A Simple Macroeconomic Case For Avoiding Lending Club
By Parke Shall
- The case for avoiding Lending Club as an investment is pretty simple.
- We’re at the end of an 8-year short term credit cycle that is going to put pressure on peer to peer lenders.
- They will be first to feel the pain as delinquencies and defaults tick up.
We believe the most commonsense case for avoiding Lending Club (NYSE:LC) as an investment is pretty simple and doesn’t involve a deep dive into the numbers. We think the reasons for avoiding peer to peer lenders can be explained simply and are relatively easy to understand. Lending Club, along with other peer to peer lenders and smaller aggressive regional banks, will likely be a poor investments in coming quarters as a shorter-term debt cycle turns over and the lowest creditworthy types of loans begin to see a spike in delinquencies and faults.
First, a simple question: What type of lender is Lending Club, and where did it come from? The company calls itself a peer to peer lender, but basically all it is doing is lining up people that want to invest cash for a higher yield with people who want to borrow but may not have sufficient access to credit through a banking facility or other means. The whole company is essentially a byproduct of the Federal Reserve keeping interest rates at 0%. People are then forced to go looking for yield in aggressive spots, and the next thing you know we have individual lenders lending money to noncreditworthy individuals.
For instance, those that would fit on the “Grade G” portion of this chart provided to lenders by Lending Club:
Like any lender, Lending Club has a place somewhere on the totem pole of lender quality. At the top of this list would be institutional lenders like Goldman Sachs (NYSE:GS) and Merrill Lynch (NYSE:BAC), which lend money to extremely creditworthy individuals, wealthy people, politicians, corporations and the like. Those are top-quality loans with the least amount of worry. At the bottom of the totem pole are people who can’t get credit at all. This is a group of individuals who don’t have access to credit cards and can’t take out any type of loan other than probably a payday loan. Where does Lending Club sit? It is right below the lowest bank on the totem pole and right above people who simply can’t get credit at all. That is the niche that peer to peer lending has carved out for itself.
While Lending Club loves to point out to its investors and those who participate in its online marketplace that a lot of its borrowers have great credit scores, the reality of the situation is that the lowest creditworthy people who are denied loans elsewhere will drift to platforms like Lending Club in order to secure a loan they otherwise would not be able to obtain. This is just simply a function of lending markets: the least creditworthy people will find the lowest spot on the totem pole to borrow money. As you can see from this chart sourced from the company’s website, the combined number of “A” and “B” quality loans have drifted lower, while “C” quality loans now make up a majority of Lending Club’s loans.
Then we take a look at the macro economy. Coming out of 2008, the Federal Reserve moved interest rates as low as they could possibly go, because for some reason it is under the impression that more spending equals a healthier economy. This type of ridiculous thinking has led to the “recovery” that we have had over the last eight years, which has basically been institutions issuing more credit for cheaper cost of capital. Banking institutions, universities and automobile dealers have all been issuing credit in record amounts and have all once again perpetuated bubbles in their respective sectors. Lending Club is one of the companies that was born out of the 2008 recovery, and we believe its risky nature has slipped under the radar during this “recovery.”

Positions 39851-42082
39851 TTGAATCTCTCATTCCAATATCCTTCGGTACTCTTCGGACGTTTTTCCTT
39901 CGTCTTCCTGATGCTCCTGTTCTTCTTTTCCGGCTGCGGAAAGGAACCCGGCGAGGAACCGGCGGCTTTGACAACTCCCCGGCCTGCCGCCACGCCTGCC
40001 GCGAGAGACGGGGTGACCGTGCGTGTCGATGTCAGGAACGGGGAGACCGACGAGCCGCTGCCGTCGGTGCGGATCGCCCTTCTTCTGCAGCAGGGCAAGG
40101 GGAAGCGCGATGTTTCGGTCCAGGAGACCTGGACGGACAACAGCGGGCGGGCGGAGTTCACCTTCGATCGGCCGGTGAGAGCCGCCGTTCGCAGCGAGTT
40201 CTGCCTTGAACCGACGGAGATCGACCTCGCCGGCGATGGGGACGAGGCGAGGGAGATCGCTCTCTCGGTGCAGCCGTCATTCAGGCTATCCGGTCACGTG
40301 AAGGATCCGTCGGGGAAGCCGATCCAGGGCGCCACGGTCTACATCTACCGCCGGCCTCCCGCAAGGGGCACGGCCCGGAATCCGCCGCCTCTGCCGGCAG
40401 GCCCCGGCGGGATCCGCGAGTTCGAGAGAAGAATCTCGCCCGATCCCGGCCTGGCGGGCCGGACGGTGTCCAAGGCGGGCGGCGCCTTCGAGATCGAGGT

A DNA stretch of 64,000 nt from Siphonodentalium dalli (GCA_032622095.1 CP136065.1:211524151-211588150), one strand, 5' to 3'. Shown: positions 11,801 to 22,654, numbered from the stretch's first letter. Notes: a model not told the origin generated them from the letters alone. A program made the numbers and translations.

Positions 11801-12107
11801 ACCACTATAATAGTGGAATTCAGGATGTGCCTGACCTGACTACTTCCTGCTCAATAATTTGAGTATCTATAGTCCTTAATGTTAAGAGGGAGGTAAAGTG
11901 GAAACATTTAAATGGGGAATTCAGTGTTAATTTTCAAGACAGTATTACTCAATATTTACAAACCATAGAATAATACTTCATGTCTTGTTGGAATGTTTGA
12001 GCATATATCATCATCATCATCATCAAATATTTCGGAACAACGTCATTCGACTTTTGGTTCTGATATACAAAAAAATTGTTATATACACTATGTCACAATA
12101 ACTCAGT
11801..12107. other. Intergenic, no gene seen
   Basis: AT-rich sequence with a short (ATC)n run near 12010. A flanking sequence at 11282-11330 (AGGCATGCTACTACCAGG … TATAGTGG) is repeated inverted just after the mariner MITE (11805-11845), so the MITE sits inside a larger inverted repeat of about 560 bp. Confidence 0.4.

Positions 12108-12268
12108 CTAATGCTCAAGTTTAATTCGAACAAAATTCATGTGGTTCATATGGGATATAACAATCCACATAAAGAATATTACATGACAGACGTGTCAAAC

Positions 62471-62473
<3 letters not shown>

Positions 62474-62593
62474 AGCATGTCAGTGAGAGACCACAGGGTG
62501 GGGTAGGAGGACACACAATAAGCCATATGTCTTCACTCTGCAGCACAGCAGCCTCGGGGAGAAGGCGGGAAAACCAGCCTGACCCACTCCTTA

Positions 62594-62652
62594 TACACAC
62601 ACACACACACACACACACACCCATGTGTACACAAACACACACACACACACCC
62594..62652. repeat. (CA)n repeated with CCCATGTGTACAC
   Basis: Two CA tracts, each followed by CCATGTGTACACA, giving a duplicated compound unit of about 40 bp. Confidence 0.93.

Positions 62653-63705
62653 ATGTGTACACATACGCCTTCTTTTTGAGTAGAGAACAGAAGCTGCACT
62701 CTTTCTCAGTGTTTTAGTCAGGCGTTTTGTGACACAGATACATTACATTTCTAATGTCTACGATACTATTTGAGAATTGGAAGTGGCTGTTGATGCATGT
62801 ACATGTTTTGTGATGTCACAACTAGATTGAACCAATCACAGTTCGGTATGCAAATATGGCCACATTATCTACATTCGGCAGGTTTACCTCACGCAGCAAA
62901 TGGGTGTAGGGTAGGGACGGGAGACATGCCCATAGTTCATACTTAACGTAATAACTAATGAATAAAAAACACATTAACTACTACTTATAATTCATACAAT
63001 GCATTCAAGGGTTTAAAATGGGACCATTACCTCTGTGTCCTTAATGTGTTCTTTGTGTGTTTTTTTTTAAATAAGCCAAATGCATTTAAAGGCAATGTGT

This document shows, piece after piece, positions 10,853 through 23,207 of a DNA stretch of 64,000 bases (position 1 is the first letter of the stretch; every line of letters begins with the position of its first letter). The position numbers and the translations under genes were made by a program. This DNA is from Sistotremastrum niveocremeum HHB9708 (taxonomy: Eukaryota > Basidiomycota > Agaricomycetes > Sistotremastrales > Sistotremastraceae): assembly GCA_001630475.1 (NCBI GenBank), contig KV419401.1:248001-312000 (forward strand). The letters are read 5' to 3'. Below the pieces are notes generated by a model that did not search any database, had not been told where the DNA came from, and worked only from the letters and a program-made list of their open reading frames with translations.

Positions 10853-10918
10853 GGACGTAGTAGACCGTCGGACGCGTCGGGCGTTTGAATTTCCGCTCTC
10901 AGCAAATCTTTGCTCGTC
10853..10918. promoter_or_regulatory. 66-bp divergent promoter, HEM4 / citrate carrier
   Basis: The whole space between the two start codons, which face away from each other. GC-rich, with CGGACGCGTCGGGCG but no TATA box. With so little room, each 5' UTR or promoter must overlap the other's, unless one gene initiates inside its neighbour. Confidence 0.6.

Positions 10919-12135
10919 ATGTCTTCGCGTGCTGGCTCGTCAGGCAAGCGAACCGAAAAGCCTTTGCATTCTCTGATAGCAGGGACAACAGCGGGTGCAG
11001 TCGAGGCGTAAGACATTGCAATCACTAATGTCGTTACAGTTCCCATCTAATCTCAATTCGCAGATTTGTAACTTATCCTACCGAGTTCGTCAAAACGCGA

We know that massive bubbles come around every 20-30 years. This is similar to the bubble that we saw in 2008. In the meantime, however, smaller credit cycles of about seven or eight years also turn over regularly.
This is the point that we believe we are at coming out of the 2008 crisis. We could bore you with our exhausting and overreaching argument that the last eight years weren’t even actually a real recovery, but instead we will just say that once somebody starts to prick the credit bubble, it is going to be the institutions at the lowest part of the totem pole that start to feel the pain first. As interest rates continue to rise, even nominally, and institutions slow on the amount of lending that they offer, defaults and delinquencies will continue to tick upward. Obviously, delinquencies and defaults will be the most pronounced on the part of people who should have never have had credit to begin with.
Enter Lending Club, a pool of investors chasing high yield and borrowers who were likely unable to obtain credit elsewhere. We think the obvious outcome for the broader economy will be significant and continued pressure on all peer to peer lenders, not just Lending Club, going forward over the next couple of years. We think the next few years will be a true test of whether or not the model can even hold up, and we don’t want to be invested in a name when it undergoes that type of volatility and that type of pressure from the broader markets. We would avoid Lending Club and all other peer to peer lenders here.
Disclosure: I/we have no positions in any stocks mentioned, and no plans to initiate any positions within the next 72 hours.
I wrote this article myself, and it expresses my own opinions. I am not receiving compensation for it (other than from Seeking Alpha). I have no business relationship with any company whose stock is mentioned in this article.